p.s. read this one and had to comment, "modern martial arts and ways as our culture define them are indeed systems of self-defense. If you're learning fighting arts/martial arts with the intention to protect yourself, well, that's self-defense." Just because someone who may or may not have all the details and facts defines something does not mean it is that something. Modern martial arts and ways as our culture define them are indeed sports, not self defense.

CAVEAT: These are all my beliefs and since I am not mainstream I suspect almost everyone who reads this will basically state, "wrong Mr. James, you are just plain wrong!" My response, "I truly hope I am for your sake dude cause if you ever really encounter it, you will face prosecution if the line is crossed in the heat of battle."

What is Karate-do - Empty Hand Way?

"Karate is a disciplined, life-long practice of self-improvement that might incidentally have some benefits in the realm of self-defense, and which might incidentally be an outlet for occasional athletic competition." - Patrick Parker Sensei

This quote was redacted from a quote by Patrick Parker Sensei as to what Kano Sensei envisioned for Judo. I felt it spoke volumes on how things are today for martial systems or actually martially sportive systems.

Fighting, self defense, self protection, etc. are merely byproducts of its practice while self improvement should be of primary concern. Or, so goes the current sound bite for following the way via the singular practice of a martial system.

I would like to submit that in reality self improvement should be of primary concern when taking up a martial system. I believe this is so simply because instructing someone in the mere technical leaves to much room for abuse in its application. If we don't set some sort of moral standard and simply go for what works quickly then how it is applied in real life may not be beneficial to anyone, you, your attacker, your practitioners, etc.

Although I will readily admit that originally the practice of karate came about on Okinawa as a self protective measure due to the removal of weaponry it did take on additional meaning that we tend to call the "way." Theoretically speaking maybe those luminaries of karate found that the brutality of it needed to be tempered with some moral compass to rein it back under control. Then again, due to no historical documenting we may never know yet I would like to let myself believe it is so.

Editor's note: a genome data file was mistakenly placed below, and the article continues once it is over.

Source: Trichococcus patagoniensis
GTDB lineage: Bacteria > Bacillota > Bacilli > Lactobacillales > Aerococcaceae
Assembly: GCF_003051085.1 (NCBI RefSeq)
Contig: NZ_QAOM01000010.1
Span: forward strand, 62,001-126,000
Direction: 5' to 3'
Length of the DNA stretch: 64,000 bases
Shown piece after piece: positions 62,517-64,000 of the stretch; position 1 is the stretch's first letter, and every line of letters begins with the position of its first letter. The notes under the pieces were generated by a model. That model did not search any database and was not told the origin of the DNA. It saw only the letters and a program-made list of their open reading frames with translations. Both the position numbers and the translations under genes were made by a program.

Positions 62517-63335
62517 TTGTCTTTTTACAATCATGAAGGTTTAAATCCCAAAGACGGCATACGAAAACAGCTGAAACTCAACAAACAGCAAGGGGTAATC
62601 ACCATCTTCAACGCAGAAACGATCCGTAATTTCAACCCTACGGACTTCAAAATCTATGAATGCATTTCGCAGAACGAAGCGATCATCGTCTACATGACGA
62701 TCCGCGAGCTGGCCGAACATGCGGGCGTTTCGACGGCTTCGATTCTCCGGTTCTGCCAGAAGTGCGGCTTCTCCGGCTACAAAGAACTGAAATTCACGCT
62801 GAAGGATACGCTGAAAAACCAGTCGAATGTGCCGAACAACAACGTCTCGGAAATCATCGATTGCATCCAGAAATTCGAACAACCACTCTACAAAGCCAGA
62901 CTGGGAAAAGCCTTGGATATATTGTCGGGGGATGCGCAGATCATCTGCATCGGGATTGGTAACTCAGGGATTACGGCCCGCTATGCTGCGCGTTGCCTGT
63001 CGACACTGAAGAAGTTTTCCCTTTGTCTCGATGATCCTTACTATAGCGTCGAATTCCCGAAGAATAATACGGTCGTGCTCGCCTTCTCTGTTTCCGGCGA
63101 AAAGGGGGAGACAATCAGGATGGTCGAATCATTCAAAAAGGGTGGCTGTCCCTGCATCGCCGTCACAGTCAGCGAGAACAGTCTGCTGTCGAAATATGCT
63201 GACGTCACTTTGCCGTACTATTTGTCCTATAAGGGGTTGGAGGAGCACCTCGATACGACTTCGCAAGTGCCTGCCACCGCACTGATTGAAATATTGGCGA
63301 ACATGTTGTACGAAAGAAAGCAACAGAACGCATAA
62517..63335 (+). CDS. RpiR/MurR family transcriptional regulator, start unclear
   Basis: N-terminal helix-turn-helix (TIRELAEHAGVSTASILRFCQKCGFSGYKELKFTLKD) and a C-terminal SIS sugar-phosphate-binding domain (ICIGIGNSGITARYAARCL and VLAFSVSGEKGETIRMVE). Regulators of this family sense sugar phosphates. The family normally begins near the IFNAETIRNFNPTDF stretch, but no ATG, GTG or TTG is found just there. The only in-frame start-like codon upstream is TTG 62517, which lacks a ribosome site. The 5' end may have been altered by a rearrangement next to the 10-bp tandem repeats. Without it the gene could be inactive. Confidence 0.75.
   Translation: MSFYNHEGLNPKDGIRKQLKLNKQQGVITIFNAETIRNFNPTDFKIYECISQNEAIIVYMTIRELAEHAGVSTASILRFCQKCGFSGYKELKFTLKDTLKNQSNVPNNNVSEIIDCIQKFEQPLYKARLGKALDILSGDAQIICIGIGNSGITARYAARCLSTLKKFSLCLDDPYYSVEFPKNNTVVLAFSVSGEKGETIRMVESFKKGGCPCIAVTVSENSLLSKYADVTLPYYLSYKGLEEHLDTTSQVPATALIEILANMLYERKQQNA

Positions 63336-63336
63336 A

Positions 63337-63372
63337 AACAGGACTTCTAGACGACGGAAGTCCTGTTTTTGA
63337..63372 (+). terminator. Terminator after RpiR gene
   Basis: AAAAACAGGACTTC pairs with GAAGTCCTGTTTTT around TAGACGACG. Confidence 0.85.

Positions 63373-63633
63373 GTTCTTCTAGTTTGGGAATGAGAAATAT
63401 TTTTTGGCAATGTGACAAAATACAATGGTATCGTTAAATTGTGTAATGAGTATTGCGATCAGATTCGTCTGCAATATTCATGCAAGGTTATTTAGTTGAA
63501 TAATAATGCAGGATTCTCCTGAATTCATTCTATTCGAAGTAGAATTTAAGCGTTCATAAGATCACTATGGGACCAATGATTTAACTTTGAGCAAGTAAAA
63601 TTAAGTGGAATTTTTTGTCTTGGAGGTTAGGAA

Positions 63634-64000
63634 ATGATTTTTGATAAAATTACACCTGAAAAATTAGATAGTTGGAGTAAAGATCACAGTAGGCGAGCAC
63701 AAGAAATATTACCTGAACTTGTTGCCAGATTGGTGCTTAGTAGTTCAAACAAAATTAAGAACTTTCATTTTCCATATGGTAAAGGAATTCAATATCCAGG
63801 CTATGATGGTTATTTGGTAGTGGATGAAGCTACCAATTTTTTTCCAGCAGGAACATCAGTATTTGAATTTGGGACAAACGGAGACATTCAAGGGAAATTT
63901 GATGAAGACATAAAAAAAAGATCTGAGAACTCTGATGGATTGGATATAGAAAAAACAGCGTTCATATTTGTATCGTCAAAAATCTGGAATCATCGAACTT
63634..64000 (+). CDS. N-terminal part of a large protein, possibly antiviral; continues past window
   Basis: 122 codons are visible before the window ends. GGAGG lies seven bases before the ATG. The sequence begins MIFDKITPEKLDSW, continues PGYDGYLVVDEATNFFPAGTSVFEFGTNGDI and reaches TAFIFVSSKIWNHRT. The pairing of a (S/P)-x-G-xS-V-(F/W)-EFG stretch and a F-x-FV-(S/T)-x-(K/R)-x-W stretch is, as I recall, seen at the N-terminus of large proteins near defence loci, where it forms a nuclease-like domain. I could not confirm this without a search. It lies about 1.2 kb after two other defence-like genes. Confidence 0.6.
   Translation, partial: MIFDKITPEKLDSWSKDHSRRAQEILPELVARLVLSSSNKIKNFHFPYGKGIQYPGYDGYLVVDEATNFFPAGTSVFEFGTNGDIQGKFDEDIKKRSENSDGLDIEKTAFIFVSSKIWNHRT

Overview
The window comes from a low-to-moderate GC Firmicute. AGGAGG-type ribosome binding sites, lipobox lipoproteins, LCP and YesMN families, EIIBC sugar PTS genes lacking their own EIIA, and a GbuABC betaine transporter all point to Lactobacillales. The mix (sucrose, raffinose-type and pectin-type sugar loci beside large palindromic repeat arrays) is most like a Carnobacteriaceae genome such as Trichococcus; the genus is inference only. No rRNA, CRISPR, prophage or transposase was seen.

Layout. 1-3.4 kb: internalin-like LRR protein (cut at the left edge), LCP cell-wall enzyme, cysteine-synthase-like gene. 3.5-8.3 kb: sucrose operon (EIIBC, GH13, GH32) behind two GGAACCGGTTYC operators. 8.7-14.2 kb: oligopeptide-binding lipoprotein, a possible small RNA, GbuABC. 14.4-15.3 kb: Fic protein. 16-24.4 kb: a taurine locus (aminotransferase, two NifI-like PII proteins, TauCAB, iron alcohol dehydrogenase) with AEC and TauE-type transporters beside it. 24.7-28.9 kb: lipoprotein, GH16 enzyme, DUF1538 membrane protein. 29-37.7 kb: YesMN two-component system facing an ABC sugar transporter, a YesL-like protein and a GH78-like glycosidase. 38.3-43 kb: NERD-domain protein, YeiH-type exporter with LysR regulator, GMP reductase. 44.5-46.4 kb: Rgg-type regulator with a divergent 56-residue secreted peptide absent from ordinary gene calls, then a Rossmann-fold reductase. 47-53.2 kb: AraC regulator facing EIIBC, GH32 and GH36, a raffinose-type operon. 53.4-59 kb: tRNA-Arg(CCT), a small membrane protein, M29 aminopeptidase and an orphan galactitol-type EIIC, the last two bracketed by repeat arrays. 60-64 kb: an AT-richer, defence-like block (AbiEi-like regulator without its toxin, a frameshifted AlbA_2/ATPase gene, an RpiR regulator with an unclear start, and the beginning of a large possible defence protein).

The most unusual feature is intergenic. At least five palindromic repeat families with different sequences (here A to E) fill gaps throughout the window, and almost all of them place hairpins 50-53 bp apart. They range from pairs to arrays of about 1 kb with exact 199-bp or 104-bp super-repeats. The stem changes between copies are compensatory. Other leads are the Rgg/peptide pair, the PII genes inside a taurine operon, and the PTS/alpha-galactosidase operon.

To Fight or Not To Fight, that is the Question?

I can provide theories on self defense as it relates to possible legal issues but I am not an expert. I can tell you that the line between self preservation/protection/defense is fluid and tricky yet I am not an expert. I can only express my particular view at any one moment knowing as that moment leaves like a breeze blowing a leaf along it will change.

Iain Abernathy wrote a post on power and impact with a quote from Funakoshi, Gichin Sensei as follows, "When there are no avenues of escape or one is caught even before any attempt to escape can be made, then for the first time the use of self-defense techniques should be considered. Even at times like these, do not show any intention of attacking, but first let the attacker become careless. At that time attack him concentrating one's whole strength in one blow to a vital point and in the moment of surprise, escape and seek shelter and help.” 

It occurred to me when reading the quote that Funakoshi Sensei seemed to understand the ramifications of self defense vs. fighting. He seems to be saying that for it to remain morally upright a karate-ka must not fight unless not other option is available yet at the end he still stresses escape and seek help.

In avoidance hopefully one will not get hit or fight or have to protect themselves physically. If physical altercation is unavoidable and you must use your ability then, so it seems somewhat, that he advocates proper force to stop the fight so you can immediately run/escape/tactfully retreat to safety and seek help, etc.

Maybe those older karate-ka, in a time long ago, had more sense and sensibility than most martial systems today give them credit for other than lip service in a self serving manner.

Are martial arts for self defense?

Yes-n-No. Yes, any martial art can be taught and utilized in self defense. No, if the instruction does not delineate between fighting/violence and self-defense/protection. I say this from an American perspective and more so due to the legal requirements of the State of California.

I read the Chiron blog about self analysis where a commenter stated a model referred to as "90-9-1." I have not researched this yet so only assume the sources are accurate, i.e. I know the parties and in all likelihood the stats are close or accurate, etc. If this is true then I suspect that what I am saying will mean nothing as 90% of us will never, ever, have to deal with self defense vs. violence/fighting.

Today, I "see" American Martial Arts, proposing a 90% of, as "a sport" and NOT self defense/protection applicable. It also comes up that most who are sport oriented tend to believe that it will be there in a violent situation. All research to date indicates that this is not true except in a very, very narrow aspect which I refer to as a "school yard scuffle." I think others refer to it as a monkey dance but not sure.